In the recently-concluded Punjab elections, one witnessed another round of bizarre survey results, and though I concede that it's best to wait till votes are counted on March 11, it has been clearly visible that the Akali-BJP alliance is losing badly. And if there is any semblance of fight it is between AAP and the Congress. On the day of polling (February 4), Prannoy Roy and his team concluded
that AAP has 55% to 60% chances of winning Punjab while the Congress has only 30% to 35%, and the Akali Dal had no chance at all. But surprisingly, except for C-Voter, no agency could muster the courage to say that AAP is winning with a big margin. In the last days of polling, India Today-Axis had declared the Congress as the winner and AAP as the second-largest party. ABP-CSDS had gone a step ahead and claimed that the Akali-BJP could in fact form the government, and AAP would end up with 12 to 18 seats (of 117).
Anybody who went to Punjab in 2016 does not need to be told that AAP is unstoppable and that there is a massive anti-incumbency wave against the Akali-BJP alliance. The Congress did try and put up a spirited fight, but it was too late. I have no reason not to believe that opinion polls were used to influence voters' mind and turn them away from AAP, and it looks like that conspiracy was hatched at the very top and a lot of money changed hands. I have confirmed information that one leading news channel refused to air an opinion poll as AAP was winning the survey which was later published by Huffington Post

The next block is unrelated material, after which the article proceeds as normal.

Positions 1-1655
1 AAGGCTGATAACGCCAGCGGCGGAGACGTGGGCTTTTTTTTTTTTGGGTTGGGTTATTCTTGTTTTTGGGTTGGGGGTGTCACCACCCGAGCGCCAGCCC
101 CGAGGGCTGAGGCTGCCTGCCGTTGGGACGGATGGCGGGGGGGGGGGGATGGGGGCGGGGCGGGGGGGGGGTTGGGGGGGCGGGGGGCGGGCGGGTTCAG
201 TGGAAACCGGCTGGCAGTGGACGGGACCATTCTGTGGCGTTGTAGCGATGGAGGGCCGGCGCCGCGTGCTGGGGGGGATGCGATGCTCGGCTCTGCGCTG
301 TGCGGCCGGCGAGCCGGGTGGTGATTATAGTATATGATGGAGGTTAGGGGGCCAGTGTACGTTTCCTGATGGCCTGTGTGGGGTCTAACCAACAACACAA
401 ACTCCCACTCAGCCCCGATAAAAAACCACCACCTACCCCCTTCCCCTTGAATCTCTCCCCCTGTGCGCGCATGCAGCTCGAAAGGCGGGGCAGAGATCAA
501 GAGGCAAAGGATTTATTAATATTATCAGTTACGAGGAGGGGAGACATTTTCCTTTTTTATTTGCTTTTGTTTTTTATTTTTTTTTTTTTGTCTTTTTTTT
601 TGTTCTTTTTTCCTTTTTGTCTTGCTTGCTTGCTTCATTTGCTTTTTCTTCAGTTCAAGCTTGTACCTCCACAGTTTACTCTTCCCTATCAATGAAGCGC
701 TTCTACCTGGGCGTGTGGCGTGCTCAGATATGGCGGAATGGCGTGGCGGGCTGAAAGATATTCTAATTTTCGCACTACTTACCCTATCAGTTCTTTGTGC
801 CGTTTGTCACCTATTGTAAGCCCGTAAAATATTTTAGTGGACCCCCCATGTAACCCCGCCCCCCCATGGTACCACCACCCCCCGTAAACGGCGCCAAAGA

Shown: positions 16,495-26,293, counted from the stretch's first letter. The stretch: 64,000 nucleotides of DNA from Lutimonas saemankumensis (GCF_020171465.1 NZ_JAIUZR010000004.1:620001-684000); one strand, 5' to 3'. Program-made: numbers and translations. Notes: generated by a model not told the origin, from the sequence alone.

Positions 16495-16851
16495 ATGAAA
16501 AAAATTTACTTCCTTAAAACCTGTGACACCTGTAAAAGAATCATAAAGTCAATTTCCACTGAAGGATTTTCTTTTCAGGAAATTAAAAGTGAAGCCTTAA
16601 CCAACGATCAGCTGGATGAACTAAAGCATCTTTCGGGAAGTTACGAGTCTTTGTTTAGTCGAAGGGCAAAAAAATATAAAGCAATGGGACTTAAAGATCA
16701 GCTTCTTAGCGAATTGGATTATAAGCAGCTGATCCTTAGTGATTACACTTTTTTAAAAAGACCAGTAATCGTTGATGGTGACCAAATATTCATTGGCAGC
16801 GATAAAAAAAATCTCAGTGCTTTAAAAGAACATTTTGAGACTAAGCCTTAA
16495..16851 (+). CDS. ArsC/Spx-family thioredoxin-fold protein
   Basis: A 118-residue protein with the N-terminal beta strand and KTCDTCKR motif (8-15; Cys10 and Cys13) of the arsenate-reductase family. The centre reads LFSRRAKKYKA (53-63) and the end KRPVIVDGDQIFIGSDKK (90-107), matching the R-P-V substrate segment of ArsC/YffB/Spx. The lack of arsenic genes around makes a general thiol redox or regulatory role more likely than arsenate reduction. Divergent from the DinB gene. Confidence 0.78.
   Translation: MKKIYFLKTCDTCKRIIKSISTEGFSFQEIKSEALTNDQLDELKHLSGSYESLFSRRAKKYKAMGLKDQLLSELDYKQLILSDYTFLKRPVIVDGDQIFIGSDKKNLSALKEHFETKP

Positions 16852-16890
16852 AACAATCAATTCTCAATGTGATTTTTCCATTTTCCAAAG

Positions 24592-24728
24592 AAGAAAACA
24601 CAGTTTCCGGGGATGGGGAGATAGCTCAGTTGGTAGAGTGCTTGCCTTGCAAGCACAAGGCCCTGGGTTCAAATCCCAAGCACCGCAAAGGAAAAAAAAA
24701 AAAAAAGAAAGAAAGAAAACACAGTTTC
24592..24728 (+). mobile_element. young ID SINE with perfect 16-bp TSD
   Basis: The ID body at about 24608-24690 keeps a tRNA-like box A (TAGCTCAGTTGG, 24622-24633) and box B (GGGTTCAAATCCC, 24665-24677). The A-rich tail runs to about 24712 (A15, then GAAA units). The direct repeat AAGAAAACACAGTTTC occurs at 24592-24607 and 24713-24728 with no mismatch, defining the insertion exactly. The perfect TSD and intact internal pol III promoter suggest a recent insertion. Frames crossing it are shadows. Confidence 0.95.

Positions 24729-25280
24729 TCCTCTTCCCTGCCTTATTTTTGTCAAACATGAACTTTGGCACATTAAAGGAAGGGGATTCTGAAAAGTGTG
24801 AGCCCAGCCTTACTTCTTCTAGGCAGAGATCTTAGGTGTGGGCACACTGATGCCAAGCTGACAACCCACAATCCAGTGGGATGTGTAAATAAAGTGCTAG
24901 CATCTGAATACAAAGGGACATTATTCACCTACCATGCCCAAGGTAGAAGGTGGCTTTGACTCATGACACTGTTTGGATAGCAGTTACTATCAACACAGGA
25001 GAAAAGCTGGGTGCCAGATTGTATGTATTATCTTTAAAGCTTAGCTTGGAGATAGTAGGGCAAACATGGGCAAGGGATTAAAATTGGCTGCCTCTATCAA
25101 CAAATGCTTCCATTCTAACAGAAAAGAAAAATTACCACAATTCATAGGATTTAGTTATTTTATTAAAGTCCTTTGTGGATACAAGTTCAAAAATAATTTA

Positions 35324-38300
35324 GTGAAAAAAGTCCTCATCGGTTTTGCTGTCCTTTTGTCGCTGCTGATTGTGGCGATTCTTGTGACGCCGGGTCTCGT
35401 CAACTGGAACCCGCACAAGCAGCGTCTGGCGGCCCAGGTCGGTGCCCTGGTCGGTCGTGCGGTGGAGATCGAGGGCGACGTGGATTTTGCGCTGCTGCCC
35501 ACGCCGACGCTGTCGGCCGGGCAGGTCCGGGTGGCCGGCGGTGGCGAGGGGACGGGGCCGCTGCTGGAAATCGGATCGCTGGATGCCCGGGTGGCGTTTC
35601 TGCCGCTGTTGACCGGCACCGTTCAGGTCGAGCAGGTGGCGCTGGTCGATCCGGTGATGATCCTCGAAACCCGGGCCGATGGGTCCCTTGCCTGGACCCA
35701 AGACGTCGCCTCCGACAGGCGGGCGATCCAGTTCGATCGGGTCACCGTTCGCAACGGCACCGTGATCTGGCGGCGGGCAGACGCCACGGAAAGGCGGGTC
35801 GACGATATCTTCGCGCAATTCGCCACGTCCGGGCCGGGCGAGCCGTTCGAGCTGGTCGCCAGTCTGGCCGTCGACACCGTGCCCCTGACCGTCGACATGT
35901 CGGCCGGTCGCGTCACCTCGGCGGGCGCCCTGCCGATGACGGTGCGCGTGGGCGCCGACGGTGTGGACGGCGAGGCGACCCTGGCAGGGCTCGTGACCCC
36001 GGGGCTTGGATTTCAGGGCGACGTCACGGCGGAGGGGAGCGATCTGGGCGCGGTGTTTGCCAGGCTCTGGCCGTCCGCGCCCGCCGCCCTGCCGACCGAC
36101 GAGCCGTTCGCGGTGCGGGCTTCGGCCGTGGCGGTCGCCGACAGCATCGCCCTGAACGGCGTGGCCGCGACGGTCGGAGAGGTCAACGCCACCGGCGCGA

. In fact, a leading magazine had published another bizarre survey showing that after demonetization, PM Modi's popularity has sky-rocketed, and if elections were to be held now, the NDA could touch 360 seats in the Lok Sabha. I saw how their senior anchor fumbled while saying this on air.
If these polls are manipulated to influence voting behaviour for the benefit of a political party, alliance or leader, then it is an attempt to manipulate the great Indian democracy. This is politics of subversion. In a democracy, an attempt is always made to manufacture public opinion by other means, but if public opinion is manipulated by force, or by lure of money, power or position, then it is forgery - and forgery is a crime by law and should not go unpunished. The matter should be investigated. The real culprits should be brought to book. I say this because I believe that democracy can't be on sale and fraudsters can't roam free.(Ashutosh joined the Aam Aadmi Party in January 2014.)Disclaimer: The opinions expressed within this article are the personal opinions of the author. The facts and opinions appearing in the article do not reflect the views of NDTV and NDTV does not assume any responsibility or liability for the same.